Spain rejects peace talks with 'untrustworthy' Eta

The Spanish government yesterday rejected a new ceasefire announcement by the separatist group Eta and ruled out negotiations on an independent Basque homeland, saying the militant group had been decimated by arrests and is desperate to regroup and rearm.

Alfredo Perez Rubalcaba, Spain's interior minister, said that Eta cannot be trusted after it broke a 2006 truce with a deadly car bombing. He said its statement on Sunday, given by three hooded militants speaking in a video, falls short of what Basque society and other Spaniards demand: that Eta renounce violence for good.

"The word truce, as the idea of a limited peace to open a process of dialogue, is dead," Mr Rubalcaba said, adding that Spain will be as tough as ever against Eta.

"The Interior Ministry will keep its anti-terrorism policy intact, absolutely intact. We are not going to change that policy one bit, not a single comma," he told Spanish National Television.

Eta has killed more than 825 people during its campaign for an independent homeland in parts of northern Spain and south-western France since the late 1960s. Its last deadly attack in Spain was in July 2009, when it killed two policemen with a car bomb. Nearly 240 of its members have been arrested since 2008. It is considered a terrorist group by the United States and the European Union.

Mr Rubalcaba said the militant group declared the truce because it is so weak it cannot stage attacks.

The ceasefire statement left several key questions unanswered. Besides silence on whether Eta will surrender its weapons, it did not say if the truce was open-ended and permanent, like the one declared in 2006 and which led to talks with the government, or whether it would halt other activities like extorting money from business leaders or recruiting members.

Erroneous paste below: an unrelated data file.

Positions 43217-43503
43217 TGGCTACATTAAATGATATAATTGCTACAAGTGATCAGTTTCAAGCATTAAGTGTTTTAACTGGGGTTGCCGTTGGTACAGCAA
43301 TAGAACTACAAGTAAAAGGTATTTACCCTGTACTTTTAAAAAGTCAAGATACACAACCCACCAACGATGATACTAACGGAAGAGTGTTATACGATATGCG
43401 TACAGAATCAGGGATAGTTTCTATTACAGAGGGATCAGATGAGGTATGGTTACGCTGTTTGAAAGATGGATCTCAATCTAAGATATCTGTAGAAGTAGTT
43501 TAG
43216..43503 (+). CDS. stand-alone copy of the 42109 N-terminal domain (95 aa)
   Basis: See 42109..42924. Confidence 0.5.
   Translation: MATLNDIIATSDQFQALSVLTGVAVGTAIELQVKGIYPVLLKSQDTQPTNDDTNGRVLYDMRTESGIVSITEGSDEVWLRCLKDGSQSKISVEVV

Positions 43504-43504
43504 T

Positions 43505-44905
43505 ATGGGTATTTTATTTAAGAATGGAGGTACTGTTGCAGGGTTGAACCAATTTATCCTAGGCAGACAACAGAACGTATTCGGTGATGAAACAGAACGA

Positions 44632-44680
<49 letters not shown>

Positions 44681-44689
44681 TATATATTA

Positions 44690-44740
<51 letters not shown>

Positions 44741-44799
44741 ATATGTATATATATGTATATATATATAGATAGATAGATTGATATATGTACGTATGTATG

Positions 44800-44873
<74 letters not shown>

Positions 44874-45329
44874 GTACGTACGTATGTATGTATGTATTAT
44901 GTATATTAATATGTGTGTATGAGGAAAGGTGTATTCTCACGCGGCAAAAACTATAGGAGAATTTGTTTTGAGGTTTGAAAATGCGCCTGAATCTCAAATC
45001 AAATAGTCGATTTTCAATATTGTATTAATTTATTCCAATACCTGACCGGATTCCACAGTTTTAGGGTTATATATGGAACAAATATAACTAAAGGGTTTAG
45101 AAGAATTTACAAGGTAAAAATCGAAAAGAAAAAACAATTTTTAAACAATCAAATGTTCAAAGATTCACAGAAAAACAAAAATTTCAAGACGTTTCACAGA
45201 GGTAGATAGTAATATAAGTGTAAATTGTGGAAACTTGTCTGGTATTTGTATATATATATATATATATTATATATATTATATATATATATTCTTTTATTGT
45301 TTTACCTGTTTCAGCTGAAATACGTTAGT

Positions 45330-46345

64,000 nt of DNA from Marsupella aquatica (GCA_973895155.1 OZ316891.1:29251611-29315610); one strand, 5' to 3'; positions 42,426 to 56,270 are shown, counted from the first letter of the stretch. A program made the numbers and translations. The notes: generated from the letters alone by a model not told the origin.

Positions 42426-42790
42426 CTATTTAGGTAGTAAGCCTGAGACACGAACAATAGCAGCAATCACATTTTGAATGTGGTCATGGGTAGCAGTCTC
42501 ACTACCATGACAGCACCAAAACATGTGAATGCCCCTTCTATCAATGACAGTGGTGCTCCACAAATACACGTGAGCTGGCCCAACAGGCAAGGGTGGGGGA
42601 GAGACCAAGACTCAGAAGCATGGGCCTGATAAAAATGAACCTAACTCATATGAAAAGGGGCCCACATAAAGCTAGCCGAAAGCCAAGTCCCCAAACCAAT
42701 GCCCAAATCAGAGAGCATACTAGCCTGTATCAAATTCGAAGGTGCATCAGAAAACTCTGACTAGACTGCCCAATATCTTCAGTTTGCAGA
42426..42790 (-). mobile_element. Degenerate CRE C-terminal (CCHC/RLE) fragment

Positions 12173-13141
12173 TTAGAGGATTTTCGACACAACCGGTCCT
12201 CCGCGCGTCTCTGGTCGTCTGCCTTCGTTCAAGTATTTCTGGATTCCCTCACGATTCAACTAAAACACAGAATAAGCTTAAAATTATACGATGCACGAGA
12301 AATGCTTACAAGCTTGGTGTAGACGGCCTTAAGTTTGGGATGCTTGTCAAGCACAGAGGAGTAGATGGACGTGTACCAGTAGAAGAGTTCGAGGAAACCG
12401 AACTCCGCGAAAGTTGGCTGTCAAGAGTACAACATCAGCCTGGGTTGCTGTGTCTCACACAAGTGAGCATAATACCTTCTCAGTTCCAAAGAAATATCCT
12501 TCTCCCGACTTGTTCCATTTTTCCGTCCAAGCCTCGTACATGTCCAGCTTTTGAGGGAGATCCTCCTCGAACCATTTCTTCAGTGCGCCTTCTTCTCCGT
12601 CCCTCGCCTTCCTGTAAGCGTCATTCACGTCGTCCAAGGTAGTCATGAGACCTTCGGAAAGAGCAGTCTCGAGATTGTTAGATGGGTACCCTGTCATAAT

Nor was there any mention of whether a ceasefire could be monitored by international observers as called for last Friday by two Basque parties that back independence: Eta's outlawed political wing Batasuna and a more moderate pro-independence party called Eusko Alkartasuna.

Since late last year, divisions have widened between Eta and the political parties that support it. Jailed Eta veterans have also distanced themselves from the group, and French police have cracked down, denying militants a neighboring haven. Friday's statement marked the first time the political groups had put down in writing that they wanted Eta to work toward independence through peaceful means, rather than with violence.

Mr Rubalcaba said that Eta's breaking of the 2006 ceasefire – with a massive car bombing at Madrid airport that left two people dead – cost the group credibility among political supporters who seek Basque independence.

The minister said Eta's new tactic is to seek new negotiations and, if in a few months or a year the government still refuses, Eta will say it has no choice but to revert to bombs and bullets.

He claimed that Eta wants to impose its will, either through violence or dialogue "and the state is going to tell it time and time again 'no, no and no'."

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